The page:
Adventure books list
Love to read? Love to paddle or hike? You may love these books..... you could be like the woman in the photo and do both.
A couple of the ladies in our local group have asked me to list my favorite adventure books for women/by women....
If you read like I do, that's a heckuva list and continuously growing....
Reading about outdoor adventures takes you away, lowers your stress level, slows your heartbeat, excites your senses and fills the gap for when we cannot find our way outdoors. The last few years I have found myself gravitating towards reading only true, inspiring outdoor adventure books and thankfully, there are plenty out there to choose from. Most of the books on my list are by women, some are not. I will be adding to the list from time to time, this is just a starter list....
I hope you like them and please, let me know if you decide to read them or have read them, I'd love to hear your thoughts! Also, a great resource for avid readers is the Women's Adventure Magazine's Facebook book club. All true stories, all written and experienced by women. Excellent group with great book recommendations. Wow, we've evolved to online book clubs instead of in person ones...funny isn't it?
Some of my picks are paddling specific, some are hiking, I am especially enamored with anything about women's paddling and the Appalachian Trail....rated good, great or fantastic. Most will get a "great" rating.
My simple rating system:
Great=worth reading and very memorable
Fantastic= it has to be quite stellar, the kind of book you never forget, the kind that reaches deep into your soul and makes you sob, and the next page can make you shout with joy and your heartbeat run fast and hard....sometimes inspiring new ideas and life-changing decisions....those will get the fantastic rating, but they are far and few between.
1. The Cruelest Journey by Kira Salak Good
2. Fearless, One Woman, One Kayak, One Continent by Joe Glickman Great
3. be brave, be strong A Journey Across the Great Divide by Jill Homer Great
4. Becoming Odyssa Jennifer Pharr Davis (from Asheville, NC) Pseudo-Fantastic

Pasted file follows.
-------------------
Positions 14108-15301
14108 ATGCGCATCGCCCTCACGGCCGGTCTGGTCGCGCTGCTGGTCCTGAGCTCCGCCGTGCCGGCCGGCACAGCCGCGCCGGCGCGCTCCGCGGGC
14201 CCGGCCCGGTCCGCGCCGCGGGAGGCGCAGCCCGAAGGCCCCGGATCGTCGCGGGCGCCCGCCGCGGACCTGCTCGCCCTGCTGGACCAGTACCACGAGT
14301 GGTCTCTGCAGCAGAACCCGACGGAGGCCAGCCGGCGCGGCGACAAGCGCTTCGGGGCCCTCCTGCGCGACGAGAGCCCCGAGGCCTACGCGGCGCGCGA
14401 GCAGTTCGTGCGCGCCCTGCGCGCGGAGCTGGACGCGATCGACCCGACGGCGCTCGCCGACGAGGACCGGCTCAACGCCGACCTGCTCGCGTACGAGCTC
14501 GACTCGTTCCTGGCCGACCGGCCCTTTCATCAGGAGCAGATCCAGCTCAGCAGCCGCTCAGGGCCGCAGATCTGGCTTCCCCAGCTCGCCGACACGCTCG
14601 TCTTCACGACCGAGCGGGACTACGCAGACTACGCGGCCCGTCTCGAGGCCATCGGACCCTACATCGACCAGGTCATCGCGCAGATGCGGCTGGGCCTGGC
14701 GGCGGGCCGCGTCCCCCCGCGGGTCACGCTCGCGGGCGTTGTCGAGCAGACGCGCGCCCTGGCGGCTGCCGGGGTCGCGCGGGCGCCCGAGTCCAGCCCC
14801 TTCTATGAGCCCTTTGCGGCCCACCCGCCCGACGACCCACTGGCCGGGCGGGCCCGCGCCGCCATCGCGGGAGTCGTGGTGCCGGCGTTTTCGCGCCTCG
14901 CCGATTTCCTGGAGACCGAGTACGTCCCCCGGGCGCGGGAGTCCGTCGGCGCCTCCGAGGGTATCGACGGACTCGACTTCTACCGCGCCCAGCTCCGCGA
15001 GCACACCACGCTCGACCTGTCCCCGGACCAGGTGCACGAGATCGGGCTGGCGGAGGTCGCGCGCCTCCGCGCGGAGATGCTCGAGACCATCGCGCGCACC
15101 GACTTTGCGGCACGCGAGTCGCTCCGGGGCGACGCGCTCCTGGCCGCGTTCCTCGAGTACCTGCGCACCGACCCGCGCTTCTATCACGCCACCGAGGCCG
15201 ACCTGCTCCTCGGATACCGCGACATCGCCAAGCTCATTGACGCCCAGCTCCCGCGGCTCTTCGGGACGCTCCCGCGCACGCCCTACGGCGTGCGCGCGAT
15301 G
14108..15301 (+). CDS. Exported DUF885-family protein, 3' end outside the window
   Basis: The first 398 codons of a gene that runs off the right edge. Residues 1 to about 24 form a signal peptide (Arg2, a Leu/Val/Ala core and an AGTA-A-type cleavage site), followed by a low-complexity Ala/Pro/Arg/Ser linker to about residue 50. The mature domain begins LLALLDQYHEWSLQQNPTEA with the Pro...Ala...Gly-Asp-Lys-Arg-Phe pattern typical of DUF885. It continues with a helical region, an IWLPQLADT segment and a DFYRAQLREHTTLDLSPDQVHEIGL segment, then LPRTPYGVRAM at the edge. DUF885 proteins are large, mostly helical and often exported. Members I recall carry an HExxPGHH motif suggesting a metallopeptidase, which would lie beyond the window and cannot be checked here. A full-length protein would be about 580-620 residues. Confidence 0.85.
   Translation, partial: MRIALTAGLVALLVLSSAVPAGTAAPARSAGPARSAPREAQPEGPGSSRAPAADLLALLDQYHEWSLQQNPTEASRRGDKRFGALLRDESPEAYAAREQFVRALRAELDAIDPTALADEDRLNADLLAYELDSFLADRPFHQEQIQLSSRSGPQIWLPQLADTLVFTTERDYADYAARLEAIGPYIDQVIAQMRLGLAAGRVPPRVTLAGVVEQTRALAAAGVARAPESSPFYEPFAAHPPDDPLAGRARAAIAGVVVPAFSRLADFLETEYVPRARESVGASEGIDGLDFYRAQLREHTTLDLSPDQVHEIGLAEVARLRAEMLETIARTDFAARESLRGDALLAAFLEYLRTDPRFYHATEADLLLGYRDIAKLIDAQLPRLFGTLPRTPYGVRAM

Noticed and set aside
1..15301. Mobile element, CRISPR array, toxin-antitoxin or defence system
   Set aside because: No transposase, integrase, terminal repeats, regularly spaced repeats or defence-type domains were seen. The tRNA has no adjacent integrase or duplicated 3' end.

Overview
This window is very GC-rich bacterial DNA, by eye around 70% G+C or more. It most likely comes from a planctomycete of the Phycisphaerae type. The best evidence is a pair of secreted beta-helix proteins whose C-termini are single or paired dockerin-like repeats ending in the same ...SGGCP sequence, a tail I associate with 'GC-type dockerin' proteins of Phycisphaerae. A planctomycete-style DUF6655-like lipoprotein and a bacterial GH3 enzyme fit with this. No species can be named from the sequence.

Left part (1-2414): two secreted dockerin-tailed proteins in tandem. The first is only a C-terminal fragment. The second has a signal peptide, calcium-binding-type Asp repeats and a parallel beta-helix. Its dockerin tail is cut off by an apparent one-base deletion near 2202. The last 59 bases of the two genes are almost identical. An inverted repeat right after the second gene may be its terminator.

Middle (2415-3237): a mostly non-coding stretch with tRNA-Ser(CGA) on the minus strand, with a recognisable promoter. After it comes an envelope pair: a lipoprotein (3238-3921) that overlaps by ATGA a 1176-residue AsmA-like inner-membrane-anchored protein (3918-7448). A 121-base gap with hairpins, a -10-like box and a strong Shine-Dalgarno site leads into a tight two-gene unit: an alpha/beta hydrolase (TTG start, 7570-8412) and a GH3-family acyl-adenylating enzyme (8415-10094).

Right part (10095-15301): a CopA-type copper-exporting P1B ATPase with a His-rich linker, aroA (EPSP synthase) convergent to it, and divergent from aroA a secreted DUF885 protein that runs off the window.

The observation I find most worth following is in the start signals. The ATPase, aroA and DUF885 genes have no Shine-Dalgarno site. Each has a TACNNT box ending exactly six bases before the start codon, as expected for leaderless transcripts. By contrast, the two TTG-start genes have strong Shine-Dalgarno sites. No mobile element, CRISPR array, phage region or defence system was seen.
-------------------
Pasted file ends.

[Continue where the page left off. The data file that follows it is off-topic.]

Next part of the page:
5. Wild: From Lost to Found on the Pacific Crest Trail by Cheryl Strayed Great-Fantastic
6. In Beauty May She Walk, Thru-Hiking the Appalachian Trail at age 60 by Leslie Mass Great
7. Last Child in the Woods: Saving Our Children From Nature-Deficit Disorder by Richard Louv Fantastic
8. Trailside Guide: Hiking and Backpacking by Karen Berger Great
9. Spirited Waters: Soloing South Through the Inside Passage by Jennifer Peterson Hahn Great
10. The Barefoot Sisters Southbound (Adventures on the Appalachian Trail) Lucy letcher, Susan Letcher Great
11. On Island Time: Kayaking the Caribbean by Scott B. Williams Good
12. Solar Storms by Linda Hogan Fantastic (this is the only one listed that is fiction but it is historically based fiction and totally worth reading, and relevant to our fight today for clean and accessible water)
13. Sea Kayaker's Deep Trouble: True Stories and Their Lessons from Sea Kayaker magazine by Matt Broze, George Gronseth Great
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Guide books2003-09-16 14:04:15 by asian_travel_guy
In order of preference:
1. Rough Guides (for independent travellers who like to get to know the cultural and social contexts of the places they visit)
2. Footprint (for independent travellers who don't want all information laid out comfortably for them and want to do some exploring for unknown hotels - although there isn't much mystery in Western Europe)
3. Moon (for more experienced independent travellers who prefer adventure over planned trips)
4. Lonely Planet (the baseline)
(then way down the list)
5. Let's Go (A bit snobby of me but this is the guide book for the teaming hordes of backpackers in Europe; if you want to follow this scene, get this book.)
6. Frommer's etc.
Good 'tween' books?2006-11-11 10:09:45 by Autumnal
Hi Parent Forum,
I'm a nanny for a voracious reader and need book recommendations, please. She is 10, and she loves all the harry potter bookss, the warrior cats book, anything with witches, magic, adventure.
Recently, her mom and I have noticed her picking up books more about adolescence, high school, etc, and some of these, though in the kids'section of her library, or barnes and noble, are really a little too sexual/vulgar or just plain vapid and garbagy.
So, I ask you, parents of craig's list, what are some good books for a girl who wants something more grown up, but is still age-appropriate? I'm thinking judy blume, beverly cleary, but maybe something more modern?
She's struggling a bit with her writing in school, so we're trying to encourage lots of good...
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